A look at how the crypto market fared in Q3
- The 90-day historical volatility plunged to multi-year lows in September.
- The woes of the world’s largest crypto trading platform Binance continued in Q3.
The third quarter of 2023 extended the crypto market’s low volatility era, which began in the final months of Q2. Barring intermittent bouts, the sector failed to show sustained price movements in either direction, frustrating both market bulls and bears.
Crypto market in hibernation
According to a quarterly report published by crypto market data provider Kaiko, the 90-day historical volatility plunged to multi-year lows in September. Infact, the top two assets in the sector, Bitcoin [BTC] and Ethereum [ETH], recorded less volatility than the oil market.
As seen over the years, most traders have been drawn to cryptocurrencies owing to their high volatility. After all, they utilized the rapid price fluctuations to flip coins for quick profits.
However, as prices remained confined to tight trading ranges, active traders significantly curtailed their market participation. Bitcoin’s spot volume averaged $6 billion throughout Q3, down from $7 billion in Q2 and $13 billion in Q1, data showed.
Interestingly, even major legal wins like the Grayscale verdict in August failed to provide a decisive swing in the market.
Spot ETF optimism failed to activate the market
Most of the excitement around the market in Q3 was rooted in the anticipated approval of several Bitcoin exchange-traded funds (ETF). If green lighted by the U.S. Securities and Exchange Commission (SEC), these financial instruments would offer an easier way to gain exposure to crypto assets.
Notably, Ark Invest and 21Shares were the early movers when it came to filing for a spot Bitcoin ETF. The pair filed the application earlier in April, followed in June by a rush of applications from other TradFi titans such as BlackRock.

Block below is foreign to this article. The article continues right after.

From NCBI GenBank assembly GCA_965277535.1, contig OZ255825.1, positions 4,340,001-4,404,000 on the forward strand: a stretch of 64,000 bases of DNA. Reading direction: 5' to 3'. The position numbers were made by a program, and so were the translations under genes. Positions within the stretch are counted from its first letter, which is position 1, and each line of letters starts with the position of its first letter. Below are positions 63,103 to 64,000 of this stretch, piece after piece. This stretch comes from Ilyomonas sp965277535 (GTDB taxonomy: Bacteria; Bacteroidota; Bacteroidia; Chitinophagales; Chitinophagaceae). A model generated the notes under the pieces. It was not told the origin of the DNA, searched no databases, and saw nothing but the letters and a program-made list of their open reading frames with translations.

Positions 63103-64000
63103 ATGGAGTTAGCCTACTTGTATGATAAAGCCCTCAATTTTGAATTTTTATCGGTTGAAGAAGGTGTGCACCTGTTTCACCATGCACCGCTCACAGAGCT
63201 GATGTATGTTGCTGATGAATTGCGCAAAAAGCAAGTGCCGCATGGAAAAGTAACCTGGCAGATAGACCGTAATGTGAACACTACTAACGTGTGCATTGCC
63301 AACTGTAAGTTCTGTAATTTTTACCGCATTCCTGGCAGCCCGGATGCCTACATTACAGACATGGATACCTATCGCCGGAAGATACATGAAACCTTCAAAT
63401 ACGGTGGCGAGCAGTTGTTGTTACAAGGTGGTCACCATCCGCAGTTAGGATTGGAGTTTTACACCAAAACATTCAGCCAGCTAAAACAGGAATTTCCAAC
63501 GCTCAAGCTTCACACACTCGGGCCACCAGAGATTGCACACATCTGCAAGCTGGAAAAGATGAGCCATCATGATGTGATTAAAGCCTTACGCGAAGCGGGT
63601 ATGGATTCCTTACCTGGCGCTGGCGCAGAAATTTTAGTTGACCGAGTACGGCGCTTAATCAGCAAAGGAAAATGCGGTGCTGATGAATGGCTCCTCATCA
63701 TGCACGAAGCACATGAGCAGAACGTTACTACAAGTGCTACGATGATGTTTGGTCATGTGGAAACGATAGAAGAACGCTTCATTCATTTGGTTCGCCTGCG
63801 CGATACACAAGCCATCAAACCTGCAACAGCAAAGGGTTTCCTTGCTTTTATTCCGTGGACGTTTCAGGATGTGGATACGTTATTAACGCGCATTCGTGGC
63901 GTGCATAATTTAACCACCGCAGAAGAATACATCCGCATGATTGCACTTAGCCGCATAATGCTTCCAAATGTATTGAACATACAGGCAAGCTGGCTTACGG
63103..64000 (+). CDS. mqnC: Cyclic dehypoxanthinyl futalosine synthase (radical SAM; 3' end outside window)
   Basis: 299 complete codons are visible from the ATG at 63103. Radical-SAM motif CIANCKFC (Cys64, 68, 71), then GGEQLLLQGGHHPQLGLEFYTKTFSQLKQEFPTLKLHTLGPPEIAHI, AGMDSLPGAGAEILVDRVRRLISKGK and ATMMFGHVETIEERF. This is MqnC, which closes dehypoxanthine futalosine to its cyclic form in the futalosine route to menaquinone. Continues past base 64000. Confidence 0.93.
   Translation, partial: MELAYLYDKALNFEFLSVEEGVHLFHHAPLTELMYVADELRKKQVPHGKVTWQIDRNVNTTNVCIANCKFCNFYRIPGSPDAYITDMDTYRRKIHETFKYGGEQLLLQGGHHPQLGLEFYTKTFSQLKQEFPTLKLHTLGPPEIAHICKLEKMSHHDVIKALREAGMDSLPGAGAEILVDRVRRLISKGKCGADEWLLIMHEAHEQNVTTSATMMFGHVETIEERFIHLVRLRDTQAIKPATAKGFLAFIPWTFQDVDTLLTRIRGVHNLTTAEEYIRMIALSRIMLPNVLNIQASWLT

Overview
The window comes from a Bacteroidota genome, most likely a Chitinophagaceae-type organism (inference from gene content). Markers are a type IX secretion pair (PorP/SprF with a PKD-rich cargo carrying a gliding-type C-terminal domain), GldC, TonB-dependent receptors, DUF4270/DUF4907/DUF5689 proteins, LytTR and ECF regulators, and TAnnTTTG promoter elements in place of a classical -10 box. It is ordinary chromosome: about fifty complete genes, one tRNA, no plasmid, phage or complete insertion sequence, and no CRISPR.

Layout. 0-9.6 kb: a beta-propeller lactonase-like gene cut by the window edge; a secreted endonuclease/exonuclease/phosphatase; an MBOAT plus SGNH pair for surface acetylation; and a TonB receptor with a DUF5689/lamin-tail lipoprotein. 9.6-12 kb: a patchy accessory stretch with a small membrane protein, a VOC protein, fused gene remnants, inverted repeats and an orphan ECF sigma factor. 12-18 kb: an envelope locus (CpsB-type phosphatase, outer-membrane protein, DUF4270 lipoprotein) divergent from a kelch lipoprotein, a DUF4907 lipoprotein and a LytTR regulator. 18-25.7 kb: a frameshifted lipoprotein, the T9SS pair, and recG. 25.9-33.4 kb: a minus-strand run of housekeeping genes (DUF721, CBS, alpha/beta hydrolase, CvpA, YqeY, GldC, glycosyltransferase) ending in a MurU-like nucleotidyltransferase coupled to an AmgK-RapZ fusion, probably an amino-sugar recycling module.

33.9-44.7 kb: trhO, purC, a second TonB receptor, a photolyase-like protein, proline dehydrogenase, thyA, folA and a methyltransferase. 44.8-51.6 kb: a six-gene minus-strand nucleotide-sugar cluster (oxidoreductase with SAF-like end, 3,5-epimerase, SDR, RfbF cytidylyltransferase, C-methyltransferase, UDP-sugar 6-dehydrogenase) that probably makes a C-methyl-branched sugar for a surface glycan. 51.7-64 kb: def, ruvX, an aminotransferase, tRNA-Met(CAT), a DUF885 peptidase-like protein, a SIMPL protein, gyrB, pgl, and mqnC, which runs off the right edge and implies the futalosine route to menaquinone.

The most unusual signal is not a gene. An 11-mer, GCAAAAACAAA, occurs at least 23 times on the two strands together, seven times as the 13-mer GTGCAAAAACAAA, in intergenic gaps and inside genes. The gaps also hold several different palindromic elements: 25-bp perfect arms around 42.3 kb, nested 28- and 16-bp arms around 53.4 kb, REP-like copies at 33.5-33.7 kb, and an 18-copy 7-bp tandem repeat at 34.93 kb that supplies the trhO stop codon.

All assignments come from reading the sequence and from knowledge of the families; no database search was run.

However, Q3 was synonymous with delays and uncertainty surrounding spot ETFs. Recently, the SEC deferred a decision on proposed ETFs from Ark and 21 Shares for the third straight time.
The SEC has a maximum of 240 days to approve or deny an ETF from the date of the filing. This meant that the regulator would reserve its verdict until at least January 2024.
Kaiko noted that “ETF enthusiasm proved short-lived and failed to provide a significant catalyst” to the market in general and Bitcoin in particular.
Binance goes deeper in misery
The woes of the world’s largest crypto trading platform continued in Q3. Unrelenting regulatory pressures forced the crypto behemoth to shut shop in Germany and Russia, even as it was battling a lawsuit in the U.S.
Note that Binance had withdrawn from other major markets like the UK and Australia earlier in the year. As a result, Binance’s spot market share narrowed further in Q3, dropping from 69% at the start of the year to 46% at the end of September.
However, despite the fall in market share, Binance, along with a few other major players, accounted for the bulk of the trading activity in the market.
As per the report, liquidity in the market became more concentrated. Just eight trading platforms were responsible for 90% of global market depth and trading volumes. Infact, Binance alone accounted for more than 30% of market liquidity.
Highly concentrated markets meant that liquidity was not distributed evenly across exchanges. The fundamental problem with this asymmetry was that the collapse of one entity had the potential to pull the entire market down.
The collapse of the FTX exchange last fall serves as the most significant example that could be used to support this argument.
The case of XRP and other alts
One of the highlights of the last quarter was the verdict on the hotly-contested legal battle between the SEC and Ripple Labs [XRP].
The court’s judgement exonerating Ripple of wrondoings in the sale of XRP tokens to individual investors resulted in a brief but intense spell of trading activity. In fact, XRP eclipsed BTC and ETH in market share temporarily.
However, once the euphoria passed, XRP’s gains were reversed, and transaction volumes trended lower in the next two months.
Moreover, the expectations of an XRP-induced market-wide altcoin rally failed to come to fruition. The top 30 altcoins’ average daily trade volume was $5 billion in Q3, down from $6 billion in Q2 and $7 billion in Q1.